What is in this article?:
- Alabama popcorn farm, company one-of-a-kind
- Never take no for an answer
• Heart of Dixie’sshowroom is unique in its own right, but the company’s growth into a successful supplier of fun foods began where other stories about food do — the farm.
When the smell of fresh-popped corn wafts through the air, mouths start watering.
It’s a reaction one Madison County, Ala., company is proud to be at least partially responsible for. Heart of Dixie Popcorn and Supply,located just off Moore’s Mill Road in Huntsville, is a one-stop carnival food shop for individual consumers, schools and businesses.
The 10 acres adjacent to the building are planted in the namesake’s crop, and a winding driveway paves the way past the fields to the front entrance. Once inside, visitors are welcomed by a red and white checkerboard floor, a long hallway filled with family photos, a mirrored showroom stocked with equipment and an intoxicating aroma.
The atmosphere is intentional, said Heart of Dixie’s Ianni Nicolaou, who married into the family-owned business earlier this year and handles the company’s website and marketing efforts. “We want people to walk in and immediately feel this is a place where fun happens,” said Nicolaou, 27, whose wife, Haley, was raised on the farm that grows Heart of Dixie’spopcorn. “If it’s something you find at a fair or carnival, it’s something you can buy here to recreate the experience.”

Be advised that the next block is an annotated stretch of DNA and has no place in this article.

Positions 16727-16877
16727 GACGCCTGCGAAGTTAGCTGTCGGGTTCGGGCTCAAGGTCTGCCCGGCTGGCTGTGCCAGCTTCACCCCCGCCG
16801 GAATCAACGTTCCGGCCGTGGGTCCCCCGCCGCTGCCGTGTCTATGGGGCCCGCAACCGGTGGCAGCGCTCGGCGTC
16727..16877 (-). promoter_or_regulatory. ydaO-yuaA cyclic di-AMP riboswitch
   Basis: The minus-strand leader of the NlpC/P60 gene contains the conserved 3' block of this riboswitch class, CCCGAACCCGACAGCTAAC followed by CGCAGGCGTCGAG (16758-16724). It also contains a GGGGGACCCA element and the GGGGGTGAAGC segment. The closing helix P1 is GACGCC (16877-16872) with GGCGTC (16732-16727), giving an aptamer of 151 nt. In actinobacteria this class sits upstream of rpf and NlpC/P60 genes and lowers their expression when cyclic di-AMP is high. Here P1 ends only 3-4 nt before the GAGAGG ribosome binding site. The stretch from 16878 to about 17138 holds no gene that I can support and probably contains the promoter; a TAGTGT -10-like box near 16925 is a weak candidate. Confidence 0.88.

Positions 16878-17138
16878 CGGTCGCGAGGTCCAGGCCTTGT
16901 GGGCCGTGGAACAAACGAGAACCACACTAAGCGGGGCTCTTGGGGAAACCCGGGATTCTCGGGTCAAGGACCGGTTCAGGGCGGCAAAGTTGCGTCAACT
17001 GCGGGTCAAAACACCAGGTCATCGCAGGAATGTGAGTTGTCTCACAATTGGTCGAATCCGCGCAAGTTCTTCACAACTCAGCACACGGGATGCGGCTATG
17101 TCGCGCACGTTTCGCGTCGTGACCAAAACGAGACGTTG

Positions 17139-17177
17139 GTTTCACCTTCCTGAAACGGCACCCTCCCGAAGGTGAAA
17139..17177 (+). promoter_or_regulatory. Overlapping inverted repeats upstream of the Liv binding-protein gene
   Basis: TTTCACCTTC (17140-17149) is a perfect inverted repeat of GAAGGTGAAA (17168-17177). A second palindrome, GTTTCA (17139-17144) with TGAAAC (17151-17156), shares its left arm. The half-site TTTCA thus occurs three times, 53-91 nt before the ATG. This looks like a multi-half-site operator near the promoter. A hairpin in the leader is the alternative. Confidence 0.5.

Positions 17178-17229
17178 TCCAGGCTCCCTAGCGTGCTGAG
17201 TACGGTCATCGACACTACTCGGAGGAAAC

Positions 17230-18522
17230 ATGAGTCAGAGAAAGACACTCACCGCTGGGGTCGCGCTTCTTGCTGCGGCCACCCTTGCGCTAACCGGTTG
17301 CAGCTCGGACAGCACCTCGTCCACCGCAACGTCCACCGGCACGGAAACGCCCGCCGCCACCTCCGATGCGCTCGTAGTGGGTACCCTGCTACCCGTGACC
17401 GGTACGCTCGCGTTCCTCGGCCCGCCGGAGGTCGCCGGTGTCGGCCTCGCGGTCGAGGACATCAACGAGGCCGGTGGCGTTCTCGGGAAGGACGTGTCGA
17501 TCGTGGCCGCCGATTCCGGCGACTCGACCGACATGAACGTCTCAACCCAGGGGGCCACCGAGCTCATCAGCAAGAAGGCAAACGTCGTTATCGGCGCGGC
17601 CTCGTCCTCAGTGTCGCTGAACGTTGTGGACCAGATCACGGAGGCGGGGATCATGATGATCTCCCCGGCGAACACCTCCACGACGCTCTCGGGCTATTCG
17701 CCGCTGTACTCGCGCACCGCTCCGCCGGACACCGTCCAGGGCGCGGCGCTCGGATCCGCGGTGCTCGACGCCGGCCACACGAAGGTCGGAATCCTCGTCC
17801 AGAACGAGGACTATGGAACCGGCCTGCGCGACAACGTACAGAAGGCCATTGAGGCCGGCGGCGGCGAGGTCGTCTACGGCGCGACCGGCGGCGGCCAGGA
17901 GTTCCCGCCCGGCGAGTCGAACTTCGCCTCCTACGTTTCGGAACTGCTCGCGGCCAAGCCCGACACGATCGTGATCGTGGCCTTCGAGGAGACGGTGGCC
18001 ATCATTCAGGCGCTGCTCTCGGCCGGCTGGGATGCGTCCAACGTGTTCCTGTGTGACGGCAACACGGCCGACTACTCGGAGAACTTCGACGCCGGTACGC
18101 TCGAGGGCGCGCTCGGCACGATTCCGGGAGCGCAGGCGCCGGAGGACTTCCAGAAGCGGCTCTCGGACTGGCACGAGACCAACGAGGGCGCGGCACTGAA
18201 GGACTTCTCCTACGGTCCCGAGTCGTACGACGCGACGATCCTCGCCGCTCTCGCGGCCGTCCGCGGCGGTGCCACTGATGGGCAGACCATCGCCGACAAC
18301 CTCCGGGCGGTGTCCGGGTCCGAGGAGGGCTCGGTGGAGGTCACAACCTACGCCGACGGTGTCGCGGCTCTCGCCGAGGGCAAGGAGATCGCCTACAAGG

Heart of Dixie’sshowroom is unique in its own right, but the company’s growth into a successful supplier of fun foods began where other stories about food do — the farm.
Former Madison County Farmers Federation President Buddy Darwin planted the seeds of Alabama’s only popcorn farm nearly 35 years ago on a few acres of his family’s Pine Lawn Farms property, which was established in 1817.
Darwin’s inaugural popcorn planting was more of a test to see if it would work in the area’s well-drained soil. Since most of the popcorn consumed in the U.S. is grown in the Midwest, Darwin said he wasn’t sure what to expect, but he jokes things seem to have worked out OK so far.
“With the first crop, I went nearly door-to-door selling it, telling people it’d be the best popcorn they ever ate. I just had a feeling it would be,” said Darwin, 75, a lifelong farmer. “Turns out, it was.”
Described by his family as a ‘real wheeler-and-dealer,’ Darwin realized the potential in expanding his product line early in the company’s history. As customer requests grew, so did the business.